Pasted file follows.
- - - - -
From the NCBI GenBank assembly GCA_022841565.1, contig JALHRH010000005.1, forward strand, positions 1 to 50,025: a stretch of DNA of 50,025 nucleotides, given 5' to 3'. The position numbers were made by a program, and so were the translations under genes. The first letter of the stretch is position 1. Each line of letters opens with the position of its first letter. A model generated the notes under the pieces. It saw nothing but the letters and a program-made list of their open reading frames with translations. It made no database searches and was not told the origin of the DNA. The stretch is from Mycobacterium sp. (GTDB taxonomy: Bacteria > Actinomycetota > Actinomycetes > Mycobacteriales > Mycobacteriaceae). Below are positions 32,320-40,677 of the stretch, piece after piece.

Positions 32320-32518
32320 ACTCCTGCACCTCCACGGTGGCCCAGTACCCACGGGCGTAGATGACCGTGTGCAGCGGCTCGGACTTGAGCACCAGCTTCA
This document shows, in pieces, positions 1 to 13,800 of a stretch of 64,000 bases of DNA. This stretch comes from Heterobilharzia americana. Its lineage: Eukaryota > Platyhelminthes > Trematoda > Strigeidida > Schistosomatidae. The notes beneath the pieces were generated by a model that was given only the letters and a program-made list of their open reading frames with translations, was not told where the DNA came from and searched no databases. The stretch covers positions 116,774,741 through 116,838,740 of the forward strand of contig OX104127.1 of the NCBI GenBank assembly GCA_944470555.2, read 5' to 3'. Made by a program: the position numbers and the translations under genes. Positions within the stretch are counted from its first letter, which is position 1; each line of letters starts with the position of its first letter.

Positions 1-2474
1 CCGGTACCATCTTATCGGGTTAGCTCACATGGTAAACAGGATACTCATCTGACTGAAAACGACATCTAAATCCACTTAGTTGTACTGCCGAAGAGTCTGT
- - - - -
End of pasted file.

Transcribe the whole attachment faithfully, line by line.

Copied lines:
From the NCBI GenBank assembly GCA_022841565.1, contig JALHRH010000005.1, forward strand, positions 1 to 50,025: a stretch of DNA of 50,025 nucleotides, given 5' to 3'. The position numbers were made by a program, and so were the translations under genes. The first letter of the stretch is position 1. Each line of letters opens with the position of its first letter. A model generated the notes under the pieces. It saw nothing but the letters and a program-made list of their open reading frames with translations. It made no database searches and was not told the origin of the DNA. The stretch is from Mycobacterium sp. (GTDB taxonomy: Bacteria > Actinomycetota > Actinomycetes > Mycobacteriales > Mycobacteriaceae). Below are positions 32,320-40,677 of the stretch, piece after piece.

Positions 32320-32518
32320 ACTCCTGCACCTCCACGGTGGCCCAGTACCCACGGGCGTAGATGACCGTGTGCAGCGGCTCGGACTTGAGCACCAGCTTCA
This document shows, in pieces, positions 1 to 13,800 of a stretch of 64,000 bases of DNA. This stretch comes from Heterobilharzia americana. Its lineage: Eukaryota > Platyhelminthes > Trematoda > Strigeidida > Schistosomatidae. The notes beneath the pieces were generated by a model that was given only the letters and a program-made list of their open reading frames with translations, was not told where the DNA came from and searched no databases. The stretch covers positions 116,774,741 through 116,838,740 of the forward strand of contig OX104127.1 of the NCBI GenBank assembly GCA_944470555.2, read 5' to 3'. Made by a program: the position numbers and the translations under genes. Positions within the stretch are counted from its first letter, which is position 1; each line of letters starts with the position of its first letter.

Positions 1-2474
1 CCGGTACCATCTTATCGGGTTAGCTCACATGGTAAACAGGATACTCATCTGACTGAAAACGACATCTAAATCCACTTAGTTGTACTGCCGAAGAGTCTGT